Sleeping Indian: When light is hitting the mountain, I usually snap off a few shots. We could use more snow on the valley floor! Nikon D500 and Nikon 70-200mm lens, Handheld.

750line

January 17th 2021 – Sunday

Moose Cow and Calf

Moose Cow and Calf: These two were grazing fairly close to the highway in front of the JH Airport. Others were spotted along the Gros Ventre Road and along Warm Springs Road north of Kelly.  I didn’t see any Bison today. There were a few ravens on the posts along the highway. Elk on the National Elk Refuge were well off the highway. I saw a few deer here and there, but no wolves or foxes. Nikon D6 and Sigma Sport 60-600mm lens, Handheld.

Great Horned Owl

Great Horned Owl: This Owl was along South Park Look Road. They are very difficult to spot! I removed a couple of twigs in this shot. Nikon D6 and Sigma Sport 60-600mm lens, Handheld.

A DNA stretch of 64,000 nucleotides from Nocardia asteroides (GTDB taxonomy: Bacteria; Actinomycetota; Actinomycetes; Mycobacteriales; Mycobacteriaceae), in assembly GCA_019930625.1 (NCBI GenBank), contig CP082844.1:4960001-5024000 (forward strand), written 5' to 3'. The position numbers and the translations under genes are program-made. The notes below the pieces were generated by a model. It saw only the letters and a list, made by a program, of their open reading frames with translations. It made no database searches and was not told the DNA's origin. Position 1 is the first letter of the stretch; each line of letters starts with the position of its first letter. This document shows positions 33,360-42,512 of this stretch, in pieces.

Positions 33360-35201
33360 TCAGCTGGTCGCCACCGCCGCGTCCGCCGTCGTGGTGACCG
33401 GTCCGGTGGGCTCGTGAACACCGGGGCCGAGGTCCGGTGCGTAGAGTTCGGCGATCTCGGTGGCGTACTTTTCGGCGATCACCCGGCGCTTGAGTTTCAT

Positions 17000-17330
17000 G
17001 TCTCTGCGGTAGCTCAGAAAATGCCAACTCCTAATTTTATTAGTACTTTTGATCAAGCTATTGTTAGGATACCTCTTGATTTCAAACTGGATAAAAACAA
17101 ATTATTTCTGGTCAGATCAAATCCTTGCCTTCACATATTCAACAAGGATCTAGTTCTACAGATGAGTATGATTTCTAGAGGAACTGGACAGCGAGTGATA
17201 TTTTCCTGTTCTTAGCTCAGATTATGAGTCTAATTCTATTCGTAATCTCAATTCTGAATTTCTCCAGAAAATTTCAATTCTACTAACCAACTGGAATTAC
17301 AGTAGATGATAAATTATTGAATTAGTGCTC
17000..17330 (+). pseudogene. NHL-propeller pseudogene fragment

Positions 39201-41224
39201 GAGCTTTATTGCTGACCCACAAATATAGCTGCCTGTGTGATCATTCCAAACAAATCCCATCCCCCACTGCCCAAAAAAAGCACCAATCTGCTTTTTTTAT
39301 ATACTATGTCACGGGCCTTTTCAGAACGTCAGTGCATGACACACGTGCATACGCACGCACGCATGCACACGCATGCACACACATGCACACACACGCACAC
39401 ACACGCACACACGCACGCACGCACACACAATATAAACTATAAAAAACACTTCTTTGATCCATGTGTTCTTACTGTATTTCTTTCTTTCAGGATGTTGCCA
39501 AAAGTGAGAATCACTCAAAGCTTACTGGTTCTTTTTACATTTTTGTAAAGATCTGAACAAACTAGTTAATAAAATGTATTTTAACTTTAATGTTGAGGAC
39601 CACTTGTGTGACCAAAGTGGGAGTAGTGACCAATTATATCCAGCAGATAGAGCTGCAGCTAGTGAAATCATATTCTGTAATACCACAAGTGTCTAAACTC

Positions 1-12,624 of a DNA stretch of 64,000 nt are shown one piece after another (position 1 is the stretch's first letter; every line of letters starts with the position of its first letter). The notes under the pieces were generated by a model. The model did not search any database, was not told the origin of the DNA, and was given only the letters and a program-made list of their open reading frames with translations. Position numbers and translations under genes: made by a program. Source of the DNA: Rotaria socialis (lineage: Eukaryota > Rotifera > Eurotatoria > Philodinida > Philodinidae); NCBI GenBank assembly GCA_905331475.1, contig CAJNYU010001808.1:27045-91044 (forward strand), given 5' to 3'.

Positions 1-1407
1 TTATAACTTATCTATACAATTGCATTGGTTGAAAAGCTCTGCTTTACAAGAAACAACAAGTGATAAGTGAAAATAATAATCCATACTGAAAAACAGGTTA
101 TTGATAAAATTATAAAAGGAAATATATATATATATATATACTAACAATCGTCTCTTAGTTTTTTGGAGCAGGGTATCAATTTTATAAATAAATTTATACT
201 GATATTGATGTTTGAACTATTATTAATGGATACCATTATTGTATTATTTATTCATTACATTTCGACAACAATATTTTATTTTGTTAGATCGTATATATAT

Trumpeter Swan

Trumpeter Swans: There are around a dozen captive breeder Swans at the Boyle’s Hill Swan Pond west of Town. On some days, you can also find another dozen or so wild Swans taking advantage of the open water. I didn’t hang around to try to capture shots of them flying out of the area, but it’s a pretty good spot for flying Swans. Nikon D6 and Sigma Sport 60-600mm lens, Handheld.

Macey

Macey’s New Post: When I have time, I stop at the local winter dog park and let Macey play (run and wrestle) with other dogs. She loves it. I added a new page on OurMacey.com just now.

750line

January 16th 2021 – Saturday

Wildlife Notes: Over the last few days I’ve driven to the National Elk Refuge where I would normally expect to find numerous Bighorns feeding near the road. Instead, all of the Bighorns are staying on the ridges at the top of Miller Butte. That coincides with a few sightings of Wolves on the National Elk Refuge. Apparently, the Bighorns got the memo! I looked for Bison this morning, but didn’t spot a single one. I’ve heard reports there are some at Elk Ranch Flats 15-20 miles north of the Gros Ventre.

Buck Mule Deer

Buck Mule Deer: Mule Deer are becoming more and more visible along the butte next to the highway and in the Kelly area. Nikon D6 and Sigma Sport 60-600mm lens, Handheld.